This phenomenon is particularly evident when examining the response to tobacco smoking. Efforts to counter the health risks of secondhand smoke and the negative social perception associated with smoking have led to widespread bans on smoking in public places. Tobacco smokers are increasingly marginalized in society, and successful legal actions against tobacco companies for marketing hazardous products have resulted in substantial monetary settlements to state governments. These funds are intended to offset the costs linked to smoking-related issues, yet their allocation varies, including their use for balancing state budgets. It is noteworthy that tobacco sales have expanded significantly in economically disadvantaged countries where regulations are less stringent.

Policies On Illegal Drugs

Initiated in the 1980s, the War on Drugs emerged as a response to combat drug abuse issues. The primary objective was to limit the availability of illegal drugs within the United States, whether they were imported or produced domestically. To achieve this goal, measures were implemented, including the recruitment of additional law enforcement officers and the introduction of stricter penalties for drug-related offenses. The financial commitment to these initiatives reached $5.5 billion by the year 2000.

Furthermore, the War on Drugs sought to decrease the demand for illicit drugs through educational efforts and the imposition of jail sentences for drug users. It is estimated that approximately 30% of incarcerated individuals are serving sentences for drug-related convictions. While the War on Drugs yielded some reduction in drug use and abuse, its impact was modest. Moreover, the focus on supply control seems to have prompted a shift in drug preferences, with domestically manufactured substances like methamphetamine becoming more prominent choices for users, as opposed to imported drugs like cocaine.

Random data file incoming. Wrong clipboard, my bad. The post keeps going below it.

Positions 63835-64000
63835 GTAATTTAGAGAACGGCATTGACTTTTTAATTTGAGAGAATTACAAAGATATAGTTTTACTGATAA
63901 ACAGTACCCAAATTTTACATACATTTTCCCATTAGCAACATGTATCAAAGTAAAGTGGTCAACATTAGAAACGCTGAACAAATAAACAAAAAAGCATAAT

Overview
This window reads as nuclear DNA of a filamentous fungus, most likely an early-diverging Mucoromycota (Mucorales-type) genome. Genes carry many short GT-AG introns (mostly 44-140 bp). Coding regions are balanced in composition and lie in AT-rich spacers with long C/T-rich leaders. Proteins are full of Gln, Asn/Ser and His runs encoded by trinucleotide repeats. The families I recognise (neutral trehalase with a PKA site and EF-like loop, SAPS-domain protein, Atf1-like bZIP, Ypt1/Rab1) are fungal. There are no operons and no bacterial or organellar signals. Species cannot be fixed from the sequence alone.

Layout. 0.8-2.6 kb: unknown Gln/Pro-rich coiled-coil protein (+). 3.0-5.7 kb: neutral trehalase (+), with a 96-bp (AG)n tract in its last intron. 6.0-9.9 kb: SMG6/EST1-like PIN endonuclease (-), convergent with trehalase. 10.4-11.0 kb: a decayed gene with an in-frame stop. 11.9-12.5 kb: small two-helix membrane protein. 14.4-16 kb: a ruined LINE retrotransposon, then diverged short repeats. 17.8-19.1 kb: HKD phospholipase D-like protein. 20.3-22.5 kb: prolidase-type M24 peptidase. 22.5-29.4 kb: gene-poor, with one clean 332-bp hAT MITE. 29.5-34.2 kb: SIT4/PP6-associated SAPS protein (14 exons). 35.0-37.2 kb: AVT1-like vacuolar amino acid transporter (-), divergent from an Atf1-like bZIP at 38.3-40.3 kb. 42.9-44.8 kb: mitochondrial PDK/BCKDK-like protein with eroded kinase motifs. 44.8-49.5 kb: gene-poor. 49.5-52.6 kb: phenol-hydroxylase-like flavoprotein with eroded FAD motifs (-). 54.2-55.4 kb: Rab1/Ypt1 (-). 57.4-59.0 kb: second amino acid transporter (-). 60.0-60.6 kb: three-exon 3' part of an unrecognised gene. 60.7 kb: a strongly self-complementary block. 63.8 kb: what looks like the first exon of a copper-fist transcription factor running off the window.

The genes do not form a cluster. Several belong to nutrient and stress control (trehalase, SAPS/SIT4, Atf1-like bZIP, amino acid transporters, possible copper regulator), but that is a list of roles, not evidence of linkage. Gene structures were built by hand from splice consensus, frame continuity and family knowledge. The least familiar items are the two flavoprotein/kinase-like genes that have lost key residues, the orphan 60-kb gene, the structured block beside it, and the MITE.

Drug Education

Since the 1980s, drug education initiatives have predominantly targeted young people. Beginning in elementary school, programs like the 17-week Drug Abuse Resistance Education (D.A.R.E.) have been implemented with the goal of delaying the initiation of alcohol, tobacco, and drug experimentation. The underlying principle is that the later individuals start experimenting with substances, the less likely they are to develop substance abuse issues.

D.A.R.E. employs uniformed police officers as instructors in classrooms to convey the message that using alcohol, tobacco, and drugs carries adverse consequences. These officers also provide instruction on resisting peer pressure to engage in substance use. Evaluations of the D.A.R.E. program have revealed short-term benefits such as improved social skills, more negative attitudes toward drug use, and increased positive perceptions of law enforcement. However, the program’s long-term effectiveness remains unproven.

Drug Treatment Strategies

Drug treatment strategies play a crucial role in addressing the significant challenge of substance abuse. In the United States, around seven million individuals require drug treatment, yet only one million receive it annually, at a cost exceeding $6,000 per case. Many individuals cycle through multiple treatment programs in their pursuit of recovery.